Acne clinical practice guideline; historical perspective on food allergy [Podcasts]

Interview with Dr. Shannon Humphrey, medical and cosmetic dermatologist in Vancouver, and assistant professor and director of CME in the Department of Dermatology and Skin Science at the University of British Columbia.

Acne can adversely affect quality of life and may lead to emotional distress and permanent scarring. This evidence-based guideline (open access) was developed to facilitate efficient diagnosis and effective treatment of acne vulgaris in the Canadian population. With early diagnosis, treatment of active lesions and prevention of adverse sequelae, the health of many Canadians with acne may be improved.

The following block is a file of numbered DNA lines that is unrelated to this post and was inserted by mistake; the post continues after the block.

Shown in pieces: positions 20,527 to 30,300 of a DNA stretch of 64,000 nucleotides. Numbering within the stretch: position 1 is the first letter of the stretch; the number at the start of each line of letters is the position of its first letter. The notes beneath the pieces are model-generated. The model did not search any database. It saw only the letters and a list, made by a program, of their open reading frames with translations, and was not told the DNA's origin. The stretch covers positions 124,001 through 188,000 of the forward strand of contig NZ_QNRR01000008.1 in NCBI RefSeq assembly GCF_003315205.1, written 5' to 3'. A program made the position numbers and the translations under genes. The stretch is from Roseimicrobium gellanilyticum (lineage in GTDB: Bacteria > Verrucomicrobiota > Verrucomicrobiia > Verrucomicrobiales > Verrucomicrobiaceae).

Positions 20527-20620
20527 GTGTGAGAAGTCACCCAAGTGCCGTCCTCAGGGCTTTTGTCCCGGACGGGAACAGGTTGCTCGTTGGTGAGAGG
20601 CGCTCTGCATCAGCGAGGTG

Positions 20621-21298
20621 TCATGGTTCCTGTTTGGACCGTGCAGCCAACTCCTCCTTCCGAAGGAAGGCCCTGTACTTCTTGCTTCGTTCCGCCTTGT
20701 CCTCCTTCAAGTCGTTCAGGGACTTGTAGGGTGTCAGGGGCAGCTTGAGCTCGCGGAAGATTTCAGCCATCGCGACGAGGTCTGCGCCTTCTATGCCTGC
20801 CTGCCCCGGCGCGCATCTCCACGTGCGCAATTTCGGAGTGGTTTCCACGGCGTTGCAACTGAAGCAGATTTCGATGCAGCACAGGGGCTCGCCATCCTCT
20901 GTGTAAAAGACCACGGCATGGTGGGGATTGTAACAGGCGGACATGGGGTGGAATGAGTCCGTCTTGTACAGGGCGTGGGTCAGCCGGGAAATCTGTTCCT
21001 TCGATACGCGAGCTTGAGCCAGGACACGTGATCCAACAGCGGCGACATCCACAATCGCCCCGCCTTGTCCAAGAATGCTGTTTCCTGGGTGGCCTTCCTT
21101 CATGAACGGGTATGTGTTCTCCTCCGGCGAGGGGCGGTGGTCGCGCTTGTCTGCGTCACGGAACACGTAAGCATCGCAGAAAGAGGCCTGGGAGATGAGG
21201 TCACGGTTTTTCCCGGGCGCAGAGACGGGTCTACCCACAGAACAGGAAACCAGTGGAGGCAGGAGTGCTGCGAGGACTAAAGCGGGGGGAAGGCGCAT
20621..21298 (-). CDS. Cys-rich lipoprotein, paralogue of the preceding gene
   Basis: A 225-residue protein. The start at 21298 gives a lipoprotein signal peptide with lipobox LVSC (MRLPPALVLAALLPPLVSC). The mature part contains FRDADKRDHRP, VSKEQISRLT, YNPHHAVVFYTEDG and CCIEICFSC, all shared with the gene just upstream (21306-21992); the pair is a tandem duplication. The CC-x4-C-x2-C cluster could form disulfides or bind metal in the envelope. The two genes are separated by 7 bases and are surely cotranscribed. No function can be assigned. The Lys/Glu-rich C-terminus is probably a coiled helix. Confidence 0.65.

As well, an interview with Matthew Smith, senior lecturer at the Centre for the Social History of Health and Healthcare, University of Strathclyde, Glasgow, Scotland. Dr. Smith discusses his humanities article (subscription required) called: "Witchcraft, fad or a racket?" Food allergy in historical perspective.


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One thought on “Acne clinical practice guideline; historical perspective on food allergy [Podcasts]

  1. Your article points out many of the issues us adults have with our skin - I didn't have acne as a teenager got them later as an adult 🙁 I am from Vancouver BC & tried - they did magic on my skin! The staff at, dermatologist Vancouver, has become more than just medical professionals to me. They have seen me through not only my skin issues, my aging issues and my aesthetic needs, they have held my hand and helped heal my heart through some rough personal times also.


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